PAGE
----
First Week of Stomp Guinea

The Peace Corps Conakry Office

It’s been a busy first week here in Conakry! I arrived late Sunday night and got to work first thing Monday morning, starting with introductions. Country Director Julie Burns and PC/Guinea Staff extended me a warm welcome. There is a lot of excitement in the office about the Stomping Out Malaria in Africa initiative since the Guinean staff understands how important an issue malaria is in their country.

Madiou Diallo, Public Health Technical Trainer, introduced me to to the ins and outs of the Guinean health system, the impact of malaria in Guinea, and Peace Corps Guinea’s commitment to reducing malaria prevalence. We also reached out to potential partner organizations. In our first week, we contacted almost all the organizations we had hoped to, resulting in productive meetings with Helen Keller International, the National Malaria Control Program, the Central Pharmacy of Guinea, Faisons Ensemble/USAID, Population Services International and Catholic Relief Services, among others. Our goal is to find out how these key actors are fighting malaria in Guinea and discover the best possible interventions for Peace Corps Volunteers to contribute to the collaborative effort. We already identified a number of projects that volunteers may be in a unique position to contribute to given their cross-cultural training, language skills, local integration, technical knowledge, and other capabilities.

I also met about a dozen volunteers who were passing through Conakry, and I’m pleased to say that they are enthusiastic about malaria prevention! In discussing with PCVs, I realized that there are a lot of similarities between attitudes about malaria here and attitudes in other countries.

One of the first things most Peace Corps Guinea Volunteers mention about the disease is that Guineans often misdiagnose illnesses as malaria due to a lack of understanding of the disease and how to get properly tested. This is a serious issue across Africa. One consequence of misdiagnosis is needless spending on ineffective or harmful medications. In addition to hurting (or at least not helping) the sick individual, these habits of self-diagnosis and self-medication increase the risk that the parasite will develop a resistance to the drug, meaning that the few medications we currently have for treating malaria become less and less effective. For this reason, it is now an official policy in Guinea that most adults should not undergo treatments which contain sulfadoxine-pyrethamine (SP), a combination antimalarial which is especially effective at preventing cases of malaria in pregnant women.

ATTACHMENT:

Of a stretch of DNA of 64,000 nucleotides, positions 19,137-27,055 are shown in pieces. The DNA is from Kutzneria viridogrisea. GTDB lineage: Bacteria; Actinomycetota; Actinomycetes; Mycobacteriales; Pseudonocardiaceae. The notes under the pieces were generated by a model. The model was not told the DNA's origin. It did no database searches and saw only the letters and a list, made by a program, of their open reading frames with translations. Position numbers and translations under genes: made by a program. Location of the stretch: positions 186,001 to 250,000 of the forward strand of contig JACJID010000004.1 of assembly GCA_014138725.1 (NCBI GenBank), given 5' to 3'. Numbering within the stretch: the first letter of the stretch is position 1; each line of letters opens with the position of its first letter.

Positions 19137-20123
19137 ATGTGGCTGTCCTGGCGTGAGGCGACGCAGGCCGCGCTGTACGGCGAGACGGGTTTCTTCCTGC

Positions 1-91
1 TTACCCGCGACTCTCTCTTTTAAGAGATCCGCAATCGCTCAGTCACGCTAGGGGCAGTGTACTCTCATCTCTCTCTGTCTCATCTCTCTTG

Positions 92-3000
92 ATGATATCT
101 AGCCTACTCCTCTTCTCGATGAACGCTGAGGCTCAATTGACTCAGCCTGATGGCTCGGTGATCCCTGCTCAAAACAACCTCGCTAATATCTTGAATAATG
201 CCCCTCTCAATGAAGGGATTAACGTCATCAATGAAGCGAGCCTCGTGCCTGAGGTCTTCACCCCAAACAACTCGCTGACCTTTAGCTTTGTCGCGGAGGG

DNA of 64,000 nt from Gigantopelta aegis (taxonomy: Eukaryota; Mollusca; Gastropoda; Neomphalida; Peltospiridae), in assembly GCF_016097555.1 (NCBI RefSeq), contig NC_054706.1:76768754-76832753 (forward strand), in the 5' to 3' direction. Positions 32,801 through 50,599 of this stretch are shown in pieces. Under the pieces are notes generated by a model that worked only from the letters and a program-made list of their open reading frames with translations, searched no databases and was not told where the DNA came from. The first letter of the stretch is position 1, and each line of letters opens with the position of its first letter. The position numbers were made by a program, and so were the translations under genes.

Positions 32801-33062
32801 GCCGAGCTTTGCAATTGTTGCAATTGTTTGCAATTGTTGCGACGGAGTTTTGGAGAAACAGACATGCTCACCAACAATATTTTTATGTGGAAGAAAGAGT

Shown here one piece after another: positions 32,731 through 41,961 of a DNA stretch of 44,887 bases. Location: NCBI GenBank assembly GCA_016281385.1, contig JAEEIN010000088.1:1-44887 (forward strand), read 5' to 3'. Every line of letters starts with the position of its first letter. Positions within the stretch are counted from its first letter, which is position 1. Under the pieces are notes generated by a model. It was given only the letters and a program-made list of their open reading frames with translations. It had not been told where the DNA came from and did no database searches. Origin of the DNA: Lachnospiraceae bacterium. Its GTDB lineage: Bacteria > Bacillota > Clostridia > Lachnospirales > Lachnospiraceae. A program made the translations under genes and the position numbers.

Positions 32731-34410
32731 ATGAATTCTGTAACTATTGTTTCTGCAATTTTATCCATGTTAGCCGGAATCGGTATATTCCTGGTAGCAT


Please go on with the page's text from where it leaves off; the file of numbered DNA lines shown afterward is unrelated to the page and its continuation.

The fear is that as SP is used by an ever-greater segment of the population (and often incorrectly due to self-medication), resistance to the combination may develop, leaving pregnant women without a key defense against malaria. Peace Corps Volunteers are in an excellent position in their communities to help with this issue, educating people on the importance of receiving an accurate diagnosis and taking the full course of whatever treatment is prescribed.

It’s great that volunteers are already showing interest in preventing malaria in their communities, since the heavy rains that started this week signal the beginning of the high transmission season here in Guinea, which generally runs from July-October. Looking forward: we are gearing up for training for the newest group of volunteers. Stay tuned for more news about our malaria prevention activities in Guinea!

Comments 1

  1. Virginia Burger

    Interesting note: IPTP with SP was also discontinued in Rwanda, due to increasing resistance.

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